San Francisco can stand to learn some water management techniques from the 2080 analog. predicts that in the coming decades LA will see fewer but more intense rainstorms, so preparing, the city has begun an ambitious program to capture these huge dumps of water with a network of cisterns built into road medians. Moving into the city far from it.
The bay area, which has historically been blessed with more rainwater than its neighbor south, has not been so forward-thinking, rich communities have thrown hissy fit when new water demands mean their lawns would gasp tournament brown. "Los Angeles is well ahead of the Bay Area in terms of having ncitament to move from the more water-intensive outdoor facility we still have in the progressive Bay Area, "said Michael Kiparsky, head of the Wheeler Water Institute at UC Berkeley, who was not involved in this new work.
Changes in precipitation would, of course, have serious consequences for agriculture. But something more subtle will also be developed: When the climate changes, so will the makeup of local ecosystems. Pests like mosquitoes, for example, could boom in your community. Some plant species may not be able to handle the sudden shift and die out.
"People can adjust to some extent and move, but animals and ecosystems will not be able to do so in the short period of time," said Swiss Federal Climate Researcher Reto Knutti, who did not participate in the study. "So we pursue a risky experiment with the earth, with partially unknown consequences."
"It's actually my biggest concern," Fitzpatrick says. "It is not necessarily the direct changes in the climate, these are the indirect effects on the natural and agricultural systems, given the scale and extent of these changes."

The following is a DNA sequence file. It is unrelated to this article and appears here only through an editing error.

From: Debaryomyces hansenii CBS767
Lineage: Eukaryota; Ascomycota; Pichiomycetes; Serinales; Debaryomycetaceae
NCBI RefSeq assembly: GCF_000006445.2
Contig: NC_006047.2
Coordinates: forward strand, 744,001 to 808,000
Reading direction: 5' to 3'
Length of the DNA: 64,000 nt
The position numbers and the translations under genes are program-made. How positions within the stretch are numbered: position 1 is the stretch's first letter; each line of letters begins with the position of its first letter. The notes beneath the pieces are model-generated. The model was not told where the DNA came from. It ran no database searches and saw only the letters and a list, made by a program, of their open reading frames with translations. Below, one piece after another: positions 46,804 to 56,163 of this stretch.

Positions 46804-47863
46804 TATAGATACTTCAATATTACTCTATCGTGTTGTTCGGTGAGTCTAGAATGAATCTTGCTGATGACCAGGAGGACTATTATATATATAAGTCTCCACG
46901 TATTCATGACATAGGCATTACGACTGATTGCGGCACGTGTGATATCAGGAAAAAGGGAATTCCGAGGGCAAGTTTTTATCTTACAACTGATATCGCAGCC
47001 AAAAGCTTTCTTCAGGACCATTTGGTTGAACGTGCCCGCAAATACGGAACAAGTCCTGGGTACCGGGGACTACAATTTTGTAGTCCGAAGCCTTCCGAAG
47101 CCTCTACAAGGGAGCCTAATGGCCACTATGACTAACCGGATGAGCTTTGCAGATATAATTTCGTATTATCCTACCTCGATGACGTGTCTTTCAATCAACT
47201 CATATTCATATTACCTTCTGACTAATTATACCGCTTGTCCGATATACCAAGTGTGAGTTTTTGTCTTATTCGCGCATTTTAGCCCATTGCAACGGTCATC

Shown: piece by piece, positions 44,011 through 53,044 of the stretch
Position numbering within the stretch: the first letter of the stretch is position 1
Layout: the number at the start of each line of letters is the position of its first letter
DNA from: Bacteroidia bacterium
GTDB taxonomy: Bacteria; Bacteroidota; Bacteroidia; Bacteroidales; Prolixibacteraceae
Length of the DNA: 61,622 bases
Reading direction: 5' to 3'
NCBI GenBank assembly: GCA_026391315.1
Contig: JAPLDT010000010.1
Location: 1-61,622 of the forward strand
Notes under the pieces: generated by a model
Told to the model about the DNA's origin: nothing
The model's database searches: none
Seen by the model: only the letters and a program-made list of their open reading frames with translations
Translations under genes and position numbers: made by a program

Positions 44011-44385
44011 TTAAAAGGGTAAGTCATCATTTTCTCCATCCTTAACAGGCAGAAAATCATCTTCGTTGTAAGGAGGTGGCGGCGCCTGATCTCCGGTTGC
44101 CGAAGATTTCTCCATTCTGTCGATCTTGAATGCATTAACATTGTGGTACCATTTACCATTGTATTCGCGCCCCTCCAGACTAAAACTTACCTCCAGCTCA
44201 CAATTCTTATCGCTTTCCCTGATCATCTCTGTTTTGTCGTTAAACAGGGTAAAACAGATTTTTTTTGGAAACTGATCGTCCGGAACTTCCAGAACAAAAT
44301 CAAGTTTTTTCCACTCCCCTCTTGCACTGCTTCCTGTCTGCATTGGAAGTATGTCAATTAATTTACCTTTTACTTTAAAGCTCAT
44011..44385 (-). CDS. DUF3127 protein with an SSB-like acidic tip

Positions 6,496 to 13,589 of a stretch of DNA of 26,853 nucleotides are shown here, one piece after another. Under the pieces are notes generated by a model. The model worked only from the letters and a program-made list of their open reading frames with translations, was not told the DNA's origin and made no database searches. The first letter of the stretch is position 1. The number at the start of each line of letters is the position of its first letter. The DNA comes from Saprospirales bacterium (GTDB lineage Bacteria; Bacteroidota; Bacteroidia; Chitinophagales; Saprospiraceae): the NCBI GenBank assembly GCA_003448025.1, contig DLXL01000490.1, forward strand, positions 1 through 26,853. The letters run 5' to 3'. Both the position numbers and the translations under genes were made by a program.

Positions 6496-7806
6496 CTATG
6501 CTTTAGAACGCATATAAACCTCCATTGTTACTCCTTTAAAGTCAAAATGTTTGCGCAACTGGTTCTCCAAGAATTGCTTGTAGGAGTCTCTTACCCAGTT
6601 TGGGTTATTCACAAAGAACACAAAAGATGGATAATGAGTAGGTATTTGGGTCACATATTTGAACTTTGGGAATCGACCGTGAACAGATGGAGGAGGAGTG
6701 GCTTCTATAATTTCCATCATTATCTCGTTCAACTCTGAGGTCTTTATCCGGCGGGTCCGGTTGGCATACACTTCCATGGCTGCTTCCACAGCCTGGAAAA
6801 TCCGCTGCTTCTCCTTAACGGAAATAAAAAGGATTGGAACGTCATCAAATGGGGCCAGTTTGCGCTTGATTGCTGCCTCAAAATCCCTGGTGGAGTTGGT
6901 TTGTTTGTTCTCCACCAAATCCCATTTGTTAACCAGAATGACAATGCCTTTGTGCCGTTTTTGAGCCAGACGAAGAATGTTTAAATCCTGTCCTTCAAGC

Still frightening, some of the North American cities explored by Fitzpatrick will not have a modern equivalent in 2080. That means you can't compare them to a climate we see today. Which makes it harder to react to the threat – the Bay Area can predict the feeling more like Los Angeles in 60 years and adjust accordingly, but if you don't have a good idea of what's coming, it's difficult to mitigate the threat.
However, to be clear, this climate-related technology simplifies, for example, the researchers explored complicated factors such as the urban heat-power effect, where cities absorb more heat than surrounding rural areas. And this is the average climate not weather. Thus, the recently called snap on the east coast was generated by warmer temperatures in the Atlantic.
"None of what is captured by these analogs," says Andrew Jarvis, a researcher at CGIAR, an agricultural research institute. "So from a communication perspective it is one of the dangers of it. It is too simplistic." And necessarily so: The climate systems are monumentally complex, but a little researcher gets a better understanding of how our planet will change during the climate change period. A map alone cannot communicate all that knowledge.
Still, the idea of this new interactive map is better to visualize – both for ordinary citizens and politicians – what has previously been presented as impenetrable datasets. "I hope more than anything is an eye-opener and that it starts more of these discussions so that more planning can take place," Fitzpatrick says.
Climate change is here and it is already devastating. Think of this, then a road map to help navigate the chaos.